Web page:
The Fresh Loaf

A Community of Amateur Bakers and Artisan Bread Enthusiasts.

Hot scoring

JonJ's picture

Hot scoring

There's this technique that I've been discussing with my baking friends lately where you don't score a loaf before putting it in the oven, but instead remove it five minutes in, score it in the pan, replace the cover and return it for the rest of the bake as normal.

I've made two loaves with this method this weekend and am less sceptical now. The loaf pictured was scored this way.

It shows the vertical rise that both of my loaves scored this way achieved.

It also has fissures and tears to the side of the main score that seemed to have started to develop prior to scoring.

The one loaf that I tried with this method was cold retarded in the fridge; the other didn't have the cold fridge retard. For the latter loaf, I found it easier to score with this method than scoring a 'room temperature' dough.

What does everyone think of this idea?

I guess it doesn't have a place in many environments where it would be impractical, e.g. commercial bakeries, but for the home baker who makes a weekend loaf or two it is interesting, and maybe worth some experimentation.


Dan_In_Sydney's picture

It's standard practice in my procedure.

In fact, it's the step that comes right after me exclaiming - in unprintable terms - that it has come to my attention that I have placed yet another bake in the oven without scoring it.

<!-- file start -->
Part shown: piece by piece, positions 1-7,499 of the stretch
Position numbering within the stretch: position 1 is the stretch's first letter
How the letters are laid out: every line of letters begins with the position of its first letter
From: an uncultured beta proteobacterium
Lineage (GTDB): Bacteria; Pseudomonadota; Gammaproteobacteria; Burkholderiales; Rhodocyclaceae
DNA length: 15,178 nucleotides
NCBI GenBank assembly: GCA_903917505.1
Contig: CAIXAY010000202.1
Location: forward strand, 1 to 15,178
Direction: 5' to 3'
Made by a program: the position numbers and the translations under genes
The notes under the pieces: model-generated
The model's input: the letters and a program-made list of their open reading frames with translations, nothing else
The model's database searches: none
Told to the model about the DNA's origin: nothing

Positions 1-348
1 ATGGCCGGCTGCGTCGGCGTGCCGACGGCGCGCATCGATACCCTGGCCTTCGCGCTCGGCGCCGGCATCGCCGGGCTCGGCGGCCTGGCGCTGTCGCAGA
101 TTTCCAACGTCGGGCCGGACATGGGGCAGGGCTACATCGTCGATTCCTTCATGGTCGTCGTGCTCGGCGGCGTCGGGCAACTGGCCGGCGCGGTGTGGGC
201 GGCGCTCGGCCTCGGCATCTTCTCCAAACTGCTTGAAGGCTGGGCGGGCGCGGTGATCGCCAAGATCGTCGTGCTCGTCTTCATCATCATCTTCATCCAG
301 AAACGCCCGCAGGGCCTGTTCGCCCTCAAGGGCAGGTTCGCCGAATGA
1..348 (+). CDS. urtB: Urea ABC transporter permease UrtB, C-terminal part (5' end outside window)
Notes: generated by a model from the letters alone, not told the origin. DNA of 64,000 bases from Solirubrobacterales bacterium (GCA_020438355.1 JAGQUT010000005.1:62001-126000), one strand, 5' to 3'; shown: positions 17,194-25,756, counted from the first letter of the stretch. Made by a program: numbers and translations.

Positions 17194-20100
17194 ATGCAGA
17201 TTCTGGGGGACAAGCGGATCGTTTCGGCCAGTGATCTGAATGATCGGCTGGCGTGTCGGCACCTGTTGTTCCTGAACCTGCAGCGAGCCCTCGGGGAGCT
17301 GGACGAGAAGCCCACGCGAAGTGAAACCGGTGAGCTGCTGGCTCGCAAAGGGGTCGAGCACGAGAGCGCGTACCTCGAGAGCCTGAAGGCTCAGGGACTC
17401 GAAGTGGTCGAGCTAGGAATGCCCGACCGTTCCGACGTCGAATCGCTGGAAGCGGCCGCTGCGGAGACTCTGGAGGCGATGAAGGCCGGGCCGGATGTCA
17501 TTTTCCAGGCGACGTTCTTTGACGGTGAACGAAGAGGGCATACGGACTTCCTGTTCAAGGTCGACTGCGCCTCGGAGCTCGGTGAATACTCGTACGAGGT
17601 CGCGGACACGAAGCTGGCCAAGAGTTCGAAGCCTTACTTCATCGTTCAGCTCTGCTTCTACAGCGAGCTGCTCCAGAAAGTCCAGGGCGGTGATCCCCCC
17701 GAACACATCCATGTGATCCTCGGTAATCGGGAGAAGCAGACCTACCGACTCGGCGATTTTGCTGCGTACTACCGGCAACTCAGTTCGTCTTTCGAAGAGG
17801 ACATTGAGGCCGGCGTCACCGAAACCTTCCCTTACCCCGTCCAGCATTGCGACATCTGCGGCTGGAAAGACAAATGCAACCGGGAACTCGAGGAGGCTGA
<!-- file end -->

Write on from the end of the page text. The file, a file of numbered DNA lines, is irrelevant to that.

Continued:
A variation on this technique is frequently practiced where I insert a step between the two, involving me frantically rummaging about for my lame, linen and bannetons skating across the floor as I shovel them from the cupboard.

The usual follow-up step (in my patent-pending foolproof method of proving what a rank amateur I am) sees me burn myself as I attempt to score the rising bread while it's still in the oven because the stupid handles on the slightly-too-large pizza stone are preventing the oven rack from sliding out again. Additional exclamations - even less suitable for print - necessarily follow.

I have even done this when baking two sets of baguettes - not even 30 minutes apart.

Honestly, though, my experience there found that slashing even 2 minutes in was siginificantly easier and I have, on occasion, score 'hot' on purpose. (Though I still burned myself, of course.)


Benito's picture

On Instagram, there are a few bakers I follow who routinely use this method.  I think it actually works well, most who use it bake on a stone or steel rather than a dutch oven.  The idea is that the first five minutes stiffens the crust a bit, so especially if you think you’ve over fermented a bit, it can reduce spreading.  Then when you score it opens up beautifully.  I was planning to use it the next time I think I’ve over fermented.


Rock's picture

I think this is a good way to do it as long as you are quick. 

I don't bake in a vessel, just on a hot stone. I also only give the loaves a quick spray before loading into the oven. I used many different types of steam generation over the years, but for the last 8 or 9 years I've just gone old school and find the loaves crisp and tasty.

These loaves are baked on a stone at 450° F for 45 minutes.

hot slash

Mini Oven's picture
Mini Oven

thought I was seeing double. Lovely all three of them!  

Jon, I can almost pick up the toasted seeds on that loaf.  They must smell fantastc!